Listening to a regular order a po-boy at his favorite shop can sound like a pool shark calling out a complex bank shot. "Turkey, grilled, mustard, no mayo, tomatoes, no lettuce, pepper Jack cheese," you might hear, or "six-inch oyster, butter the bread, just pickles." But at the Grocery, a spare, friendly sandwich shop on the edge of the Garden District, there's a different type of play going on, and it's all about the sandwich press.
Pressing down a sandwich on a griddle is not exactly revolutionary. Back home, we weighed down tuna melts with cans of soup or beans as they cooked, and the popularity of panini-style grills has ensured the same basic technique is more prevalent than ever. But the Grocery deserves credit for putting a New Orleans spin on a national trend and making it the centerpiece of its business.
That decision turned an ordinary list of po-boys into an interesting selection of new variations on old favorites. On their own, the thin sheets of meat and unremarkable gravy juicing up the roast beef po-boy here do not put it in a league with the city's heavy hitters in that category, like Parasol's, Parkway Bakery, Radosta's or Ignatius Eatery. But add the work of the press, and it becomes something else altogether, something quite unlike the standard roast beef po-boy you can find just about anywhere.
It comes down to the bread, and the way our unique New Orleans po-boy loaves respond to the press. Leidenheimer Baking Co. supplies the Grocery with its iconic French bread, with its crackly crust and airy interior crumb. Normally prized for its absorbency and ability to constrain massive amounts of gravy and mayonnaise, the pressing process so thoroughly compresses that luxuriant, soft bread body that it ends up as thin as a pita and dense as a cracker. You can press a lot of other breads and wind up with something a little crisper, firmer and warmer. Pressing New Orleans po-boy bread transforms it completely.
This new texture works wonders on roast beef, ham and cheese and the pastrami or corned beef po-boy options, but at the Grocery it shines the brightest with the house rendition of the muffuletta. Built on French bread in the manner of the Frenchuletta from Liuzza's Restaurant & Bar, this muffuletta starts out differently anyway. Purists who reject the notion of a heated muffuletta should steer clear, of course, but others will appreciate how the pressing gets the oils from the cheese, olive salad and meats going beneath the shell of warm bread and crisps the edges of ham and salami escaping at the margins.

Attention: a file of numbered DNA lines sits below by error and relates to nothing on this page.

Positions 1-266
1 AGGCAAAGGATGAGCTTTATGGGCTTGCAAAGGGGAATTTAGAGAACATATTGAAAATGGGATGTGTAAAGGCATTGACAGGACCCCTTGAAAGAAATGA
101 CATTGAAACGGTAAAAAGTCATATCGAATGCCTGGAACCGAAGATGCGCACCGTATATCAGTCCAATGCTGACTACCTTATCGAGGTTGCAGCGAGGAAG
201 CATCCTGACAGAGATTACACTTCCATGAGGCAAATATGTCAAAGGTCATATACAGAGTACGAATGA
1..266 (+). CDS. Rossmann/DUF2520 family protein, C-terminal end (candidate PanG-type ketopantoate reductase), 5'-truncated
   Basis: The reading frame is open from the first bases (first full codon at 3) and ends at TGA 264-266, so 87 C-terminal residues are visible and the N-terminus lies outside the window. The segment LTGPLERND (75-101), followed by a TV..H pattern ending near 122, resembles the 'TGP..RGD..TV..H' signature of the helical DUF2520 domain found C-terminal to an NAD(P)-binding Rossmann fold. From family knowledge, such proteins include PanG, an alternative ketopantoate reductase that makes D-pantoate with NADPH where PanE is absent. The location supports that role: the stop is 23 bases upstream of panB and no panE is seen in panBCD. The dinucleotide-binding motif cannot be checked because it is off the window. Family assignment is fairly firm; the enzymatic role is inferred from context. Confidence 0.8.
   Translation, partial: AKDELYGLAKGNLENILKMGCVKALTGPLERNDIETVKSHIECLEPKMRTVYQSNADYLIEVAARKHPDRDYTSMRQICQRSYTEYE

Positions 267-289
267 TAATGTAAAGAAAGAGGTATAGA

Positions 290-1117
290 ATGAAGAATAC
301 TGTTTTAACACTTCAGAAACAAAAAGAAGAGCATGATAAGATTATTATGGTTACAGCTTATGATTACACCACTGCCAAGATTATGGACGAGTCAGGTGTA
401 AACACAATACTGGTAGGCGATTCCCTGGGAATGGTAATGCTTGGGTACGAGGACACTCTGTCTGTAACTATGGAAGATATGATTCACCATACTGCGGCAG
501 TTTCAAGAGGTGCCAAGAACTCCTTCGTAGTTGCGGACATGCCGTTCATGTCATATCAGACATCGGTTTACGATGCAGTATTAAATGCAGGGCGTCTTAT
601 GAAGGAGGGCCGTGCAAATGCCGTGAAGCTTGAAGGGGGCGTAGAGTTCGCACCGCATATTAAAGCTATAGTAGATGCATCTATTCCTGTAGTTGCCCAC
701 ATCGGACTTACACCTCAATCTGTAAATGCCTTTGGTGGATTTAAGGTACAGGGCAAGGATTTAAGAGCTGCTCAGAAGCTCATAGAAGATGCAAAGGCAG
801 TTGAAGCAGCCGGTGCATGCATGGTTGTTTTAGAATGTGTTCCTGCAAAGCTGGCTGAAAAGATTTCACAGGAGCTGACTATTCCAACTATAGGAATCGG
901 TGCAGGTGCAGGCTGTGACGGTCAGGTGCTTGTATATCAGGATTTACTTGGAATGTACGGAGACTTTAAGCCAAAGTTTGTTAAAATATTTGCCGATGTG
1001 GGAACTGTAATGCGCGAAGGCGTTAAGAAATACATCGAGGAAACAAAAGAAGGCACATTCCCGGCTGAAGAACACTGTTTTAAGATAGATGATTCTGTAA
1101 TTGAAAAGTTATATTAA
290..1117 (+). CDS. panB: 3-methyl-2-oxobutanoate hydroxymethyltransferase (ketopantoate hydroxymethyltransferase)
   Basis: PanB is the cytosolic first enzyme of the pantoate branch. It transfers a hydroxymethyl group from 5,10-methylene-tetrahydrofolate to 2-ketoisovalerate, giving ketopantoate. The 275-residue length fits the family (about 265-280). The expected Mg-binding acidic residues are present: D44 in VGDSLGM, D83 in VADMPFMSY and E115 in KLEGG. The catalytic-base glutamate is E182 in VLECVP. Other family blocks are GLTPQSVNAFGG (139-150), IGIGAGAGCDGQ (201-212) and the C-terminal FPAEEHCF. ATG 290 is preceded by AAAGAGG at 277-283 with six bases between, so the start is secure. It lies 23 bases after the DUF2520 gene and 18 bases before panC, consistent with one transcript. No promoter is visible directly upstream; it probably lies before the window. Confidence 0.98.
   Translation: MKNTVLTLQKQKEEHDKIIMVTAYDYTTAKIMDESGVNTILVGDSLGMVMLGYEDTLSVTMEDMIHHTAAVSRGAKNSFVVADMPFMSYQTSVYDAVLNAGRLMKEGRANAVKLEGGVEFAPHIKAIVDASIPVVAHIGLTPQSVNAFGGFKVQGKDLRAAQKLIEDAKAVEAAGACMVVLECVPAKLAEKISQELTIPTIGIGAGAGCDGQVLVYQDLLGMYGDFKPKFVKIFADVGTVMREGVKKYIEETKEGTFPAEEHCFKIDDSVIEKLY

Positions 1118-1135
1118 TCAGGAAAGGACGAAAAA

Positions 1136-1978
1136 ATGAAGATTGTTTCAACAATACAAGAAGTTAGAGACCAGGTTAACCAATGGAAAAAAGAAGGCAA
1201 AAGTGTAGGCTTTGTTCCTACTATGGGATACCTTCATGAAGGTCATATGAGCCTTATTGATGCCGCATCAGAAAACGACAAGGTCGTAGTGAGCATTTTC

Pressed po-boys at the Grocery also benefit from an enthusiastic impresario singing their praises at the cash register. What boxing terror-turned-pitchman George Foreman is for the line of tabletop grills bearing his name, the Grocery proprietor Gene Sabre is for the pressed po-boy.
Sabre and his wife Marcy McCall have been running the Grocery since 2003. The previous owners had their own array of sandwiches and developed a major specialty with the classic Cuban and a few other variations using the press. Sabre and McCall took the idea and ran with it. Today, they'll press just about anything on the menu except the soups and salads.
Some nice touches include housemade sauces and dressings, like the Russian dressing for the Reuben or the cilantro mayonnaise gracing a club sandwich made with spicy boiled shrimp. Marinated tomatoes add some heft to a few vegetarian options, along with enough cheese and avocado to make a filling lunch. Some of the combinations are more creative than satisfying, though. The Avenue special, for instance, is a confusion of warmed-up chicken salad studded with sliced grapes, also warm, and big walnut pieces, plus bacon and avocado. Together, they all felt like mismatched prisoners under the pressed bread rather than happy conspirators of alternating texture.
As fond as I am of most of the pressed sandwiches, the Grocery is also a great place to stop in for a quick cup of gumbo. Thick as jambalaya, bulging with brick-red, tight-skinned sausage and atomized bits of chicken, it has a thin, orange-colored roux with a mellow, toasty flavor. While the pressed sandwiches can take a while to prepare, the gumbo is served instantly, ladled up from one or two pots sitting casually over the burners of a regular household range just behind the cash register.
This modest piece of cooking equipment would be at home in any college apartment, and Sabre jokes that it's his Easy-Bake Oven. But good things come off of it nonetheless, and all the other soups I've tried here have been winners. In particular, a bisque was brimming with the fresh taste of corn kernels popping under the teeth and cut through with something that tastes like a ripple of sherry. The cold pasta salad is also very good, with lots of black olives and black pepper giving it a salty, pungent bite.
Don't forgo the simple pleasures of the cookie jar and the brownie plate at the counter. In particular, the chocolate chip brownies are dense, chewy and succulently rich rather than shockingly sweet.
- Cheryl Gerber
- Gene Sabre, proprietor of the Grocery, and one of his "pressed po-boys."